Painted Glow in the Dark Protective Face Mask

Introduction: Painted Glow in the Dark Protective Face Mask

You can find all of these supplies at places like Walmart. This project can be modified to use any supplies you have available, such as heat transfer vinyl and a printer (for more intricate designs). The masks I used were cotton but this can work on a variety of fabrics. The finish on the regular fabric paint will be flat and blend with the mask, but if you use dimensional paint, it tends to puff up a bit for a more textured finish. On black fabrics, the contrast looks great with adhesive (see picture of black mask with cross).

Supplies

  • A face mask (I used blank ones, not sure how this would work on patterns)
  • Fabric paint (optional: glow in the dark dimensional paint)
  • Scissors (optional: precision knife)
  • Tape (optional: double sided or paper if you don't want to use heat (both will run if you spray too much)
  • Butcher paper, newspaper, old mailers...something to protect your work surface (also optional if you're working on something you don't mind getting paint on)
  • (optional) clothing iron or heat gun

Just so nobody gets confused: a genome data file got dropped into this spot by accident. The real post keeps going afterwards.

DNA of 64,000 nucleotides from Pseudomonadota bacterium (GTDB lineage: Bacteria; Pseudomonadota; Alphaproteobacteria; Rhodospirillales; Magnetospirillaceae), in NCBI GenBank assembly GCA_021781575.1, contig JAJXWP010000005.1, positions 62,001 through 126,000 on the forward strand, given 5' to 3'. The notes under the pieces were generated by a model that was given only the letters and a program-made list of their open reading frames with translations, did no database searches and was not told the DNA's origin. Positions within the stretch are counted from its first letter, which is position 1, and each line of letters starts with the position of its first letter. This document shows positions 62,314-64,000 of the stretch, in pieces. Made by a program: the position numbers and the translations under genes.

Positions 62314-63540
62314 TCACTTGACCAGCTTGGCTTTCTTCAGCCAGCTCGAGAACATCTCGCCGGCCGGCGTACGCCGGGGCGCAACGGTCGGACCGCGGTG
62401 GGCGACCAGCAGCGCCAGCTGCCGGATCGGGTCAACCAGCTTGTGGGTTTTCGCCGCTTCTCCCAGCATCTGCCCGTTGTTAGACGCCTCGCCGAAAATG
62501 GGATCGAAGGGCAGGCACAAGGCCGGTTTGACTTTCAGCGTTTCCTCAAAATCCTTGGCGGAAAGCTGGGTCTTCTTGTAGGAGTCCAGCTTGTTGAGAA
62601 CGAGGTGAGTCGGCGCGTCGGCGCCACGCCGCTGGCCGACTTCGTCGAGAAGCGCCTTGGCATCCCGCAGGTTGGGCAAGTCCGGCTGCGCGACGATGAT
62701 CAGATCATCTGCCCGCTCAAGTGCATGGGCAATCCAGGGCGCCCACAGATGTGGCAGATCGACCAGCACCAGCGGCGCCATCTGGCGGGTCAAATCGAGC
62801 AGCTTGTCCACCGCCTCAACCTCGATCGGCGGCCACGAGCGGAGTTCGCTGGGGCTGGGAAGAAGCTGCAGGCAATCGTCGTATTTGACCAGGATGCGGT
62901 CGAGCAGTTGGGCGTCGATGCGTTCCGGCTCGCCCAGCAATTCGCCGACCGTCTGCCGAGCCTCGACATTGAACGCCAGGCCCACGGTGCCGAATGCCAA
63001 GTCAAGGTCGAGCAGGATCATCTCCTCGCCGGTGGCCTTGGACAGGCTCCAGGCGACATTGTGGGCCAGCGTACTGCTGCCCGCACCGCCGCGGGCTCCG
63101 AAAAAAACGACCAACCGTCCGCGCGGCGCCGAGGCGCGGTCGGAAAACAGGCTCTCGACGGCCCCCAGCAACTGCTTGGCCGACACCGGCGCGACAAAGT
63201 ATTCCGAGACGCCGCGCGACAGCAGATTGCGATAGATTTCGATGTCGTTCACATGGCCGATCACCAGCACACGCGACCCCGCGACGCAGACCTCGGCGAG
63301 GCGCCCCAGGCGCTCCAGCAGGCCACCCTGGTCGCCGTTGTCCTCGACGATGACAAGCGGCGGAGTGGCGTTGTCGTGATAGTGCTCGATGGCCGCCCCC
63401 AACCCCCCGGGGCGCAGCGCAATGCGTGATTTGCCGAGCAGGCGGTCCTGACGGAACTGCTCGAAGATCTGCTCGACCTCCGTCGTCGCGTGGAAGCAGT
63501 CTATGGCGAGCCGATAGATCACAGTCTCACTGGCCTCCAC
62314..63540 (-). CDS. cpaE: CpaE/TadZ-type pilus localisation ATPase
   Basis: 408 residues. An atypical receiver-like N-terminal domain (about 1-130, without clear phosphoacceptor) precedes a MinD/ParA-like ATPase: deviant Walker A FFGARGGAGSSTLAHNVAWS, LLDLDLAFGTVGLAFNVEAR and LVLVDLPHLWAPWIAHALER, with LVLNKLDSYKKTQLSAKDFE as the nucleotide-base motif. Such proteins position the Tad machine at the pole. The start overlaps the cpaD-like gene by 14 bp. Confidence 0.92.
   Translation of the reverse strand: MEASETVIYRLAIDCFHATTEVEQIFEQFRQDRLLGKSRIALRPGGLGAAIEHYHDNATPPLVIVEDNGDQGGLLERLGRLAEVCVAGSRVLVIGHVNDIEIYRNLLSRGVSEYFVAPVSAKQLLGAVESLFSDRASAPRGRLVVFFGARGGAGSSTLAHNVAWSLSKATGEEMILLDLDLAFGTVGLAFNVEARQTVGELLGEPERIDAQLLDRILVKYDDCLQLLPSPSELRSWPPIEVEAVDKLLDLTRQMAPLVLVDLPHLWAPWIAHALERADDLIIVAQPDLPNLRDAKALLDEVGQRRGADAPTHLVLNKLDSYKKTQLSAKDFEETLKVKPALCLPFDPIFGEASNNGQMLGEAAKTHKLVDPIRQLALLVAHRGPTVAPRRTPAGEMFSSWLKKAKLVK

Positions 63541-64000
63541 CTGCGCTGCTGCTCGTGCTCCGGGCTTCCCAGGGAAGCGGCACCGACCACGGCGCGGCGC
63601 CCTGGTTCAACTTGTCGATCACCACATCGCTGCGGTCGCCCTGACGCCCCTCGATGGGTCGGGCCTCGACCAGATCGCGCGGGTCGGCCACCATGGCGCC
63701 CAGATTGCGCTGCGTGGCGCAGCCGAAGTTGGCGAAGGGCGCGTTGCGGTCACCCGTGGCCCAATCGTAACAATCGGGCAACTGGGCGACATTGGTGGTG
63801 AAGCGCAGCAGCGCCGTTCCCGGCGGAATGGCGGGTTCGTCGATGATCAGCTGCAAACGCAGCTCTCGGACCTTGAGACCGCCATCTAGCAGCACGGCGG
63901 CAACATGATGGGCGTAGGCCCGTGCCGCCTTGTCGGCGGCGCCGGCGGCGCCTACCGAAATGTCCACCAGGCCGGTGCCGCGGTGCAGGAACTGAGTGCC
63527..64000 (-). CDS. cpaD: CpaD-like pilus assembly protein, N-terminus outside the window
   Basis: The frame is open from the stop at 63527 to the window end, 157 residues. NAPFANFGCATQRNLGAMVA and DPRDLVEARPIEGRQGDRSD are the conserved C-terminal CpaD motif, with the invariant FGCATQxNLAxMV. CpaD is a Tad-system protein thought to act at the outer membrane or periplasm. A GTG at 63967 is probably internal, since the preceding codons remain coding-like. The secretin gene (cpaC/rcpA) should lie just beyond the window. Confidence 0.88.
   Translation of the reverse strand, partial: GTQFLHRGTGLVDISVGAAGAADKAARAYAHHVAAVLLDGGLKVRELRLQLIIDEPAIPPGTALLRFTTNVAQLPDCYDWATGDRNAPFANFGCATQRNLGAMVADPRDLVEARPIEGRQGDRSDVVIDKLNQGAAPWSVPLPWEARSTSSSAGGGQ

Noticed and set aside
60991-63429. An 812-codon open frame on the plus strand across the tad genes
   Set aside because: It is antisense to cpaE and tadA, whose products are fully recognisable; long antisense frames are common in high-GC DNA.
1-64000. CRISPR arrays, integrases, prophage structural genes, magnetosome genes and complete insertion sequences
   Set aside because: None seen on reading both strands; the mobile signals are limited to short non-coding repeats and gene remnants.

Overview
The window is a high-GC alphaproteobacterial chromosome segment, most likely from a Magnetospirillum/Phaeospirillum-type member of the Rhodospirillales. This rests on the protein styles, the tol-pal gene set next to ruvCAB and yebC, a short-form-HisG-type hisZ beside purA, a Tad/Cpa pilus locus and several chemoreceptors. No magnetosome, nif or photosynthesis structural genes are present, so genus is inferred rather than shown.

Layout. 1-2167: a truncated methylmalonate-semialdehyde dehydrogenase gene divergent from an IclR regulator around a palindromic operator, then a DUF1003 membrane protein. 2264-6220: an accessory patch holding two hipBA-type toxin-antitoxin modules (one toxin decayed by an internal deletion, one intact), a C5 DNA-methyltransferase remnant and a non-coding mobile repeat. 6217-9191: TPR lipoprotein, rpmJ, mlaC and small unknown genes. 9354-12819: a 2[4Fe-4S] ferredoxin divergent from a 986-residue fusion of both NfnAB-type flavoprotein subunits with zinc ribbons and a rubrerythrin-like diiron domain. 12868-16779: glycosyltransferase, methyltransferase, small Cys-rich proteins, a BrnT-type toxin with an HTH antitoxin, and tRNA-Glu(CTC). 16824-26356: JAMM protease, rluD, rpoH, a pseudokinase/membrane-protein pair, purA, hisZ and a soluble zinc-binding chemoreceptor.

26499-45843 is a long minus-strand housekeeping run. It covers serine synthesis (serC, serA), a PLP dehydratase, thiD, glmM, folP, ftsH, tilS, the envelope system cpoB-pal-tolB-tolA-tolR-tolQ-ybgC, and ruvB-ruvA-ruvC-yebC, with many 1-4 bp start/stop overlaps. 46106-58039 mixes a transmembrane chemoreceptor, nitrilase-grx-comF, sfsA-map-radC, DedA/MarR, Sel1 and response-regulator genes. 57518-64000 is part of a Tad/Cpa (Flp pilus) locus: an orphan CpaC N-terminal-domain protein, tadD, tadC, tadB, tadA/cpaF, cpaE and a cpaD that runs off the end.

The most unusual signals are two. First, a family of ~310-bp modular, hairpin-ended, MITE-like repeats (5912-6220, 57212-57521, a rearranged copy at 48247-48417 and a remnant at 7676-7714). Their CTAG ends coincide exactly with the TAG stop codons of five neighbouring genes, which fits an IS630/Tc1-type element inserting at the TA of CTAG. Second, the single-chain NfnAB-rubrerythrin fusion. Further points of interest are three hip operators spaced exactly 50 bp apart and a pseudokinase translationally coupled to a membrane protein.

Step 1: Find, Print, Cut, and Place Your Design

I chose a Halloween theme since this wonderful day is approaching, but of course you can choose any holiday, occasion, or design you want. For a shadow type effect the cut will not matter much, but if you're looking for precision you may want to make sure you get a clean, smooth cut. For maximum precision, place the double sided tape under your design before you cut it. Also add tape to areas you don't want painted (I wanted the ear loops to stay white).

Step 2: Prep Your Mask

If you just want a shadow type look, you can hover your design over the mask and spray the paper. If you want a cleaner look, hold the paper as close as you can to the mask. For best precision, use the double sided tape under your design and lightly iron or heat with gun then press down. Tip: If you want the finish to be a combination of solid and spray, iron longer and make sure some of the adhesive stays on the mask. If you leave the adhesive on with any paper in it, those sections will wash off faster than the rest and your design will look spotty.

Step 3: Spray Away!

Once the mask is cool (if heated) spray your design. It might help to practice on a similar fabric before starting to see what technique works best for you. I chose to use the adhesive method, but if you want to still be able to see the original design or color of the mask, do not leave any adhesive on or wait until you finish spraying to remove the paper. Let dry. Although you don't need to, I like to quickly iron the mask with a sheet of paper over and under to "seal" in the paint (I do not recommend ironing over dimensional paint). Not using paper may leave residue on your iron or cause the adhesive to mess up your design. The gun works best for this section. Don't get the mask too hot or the adhesive may warp your mask. Enjoy!

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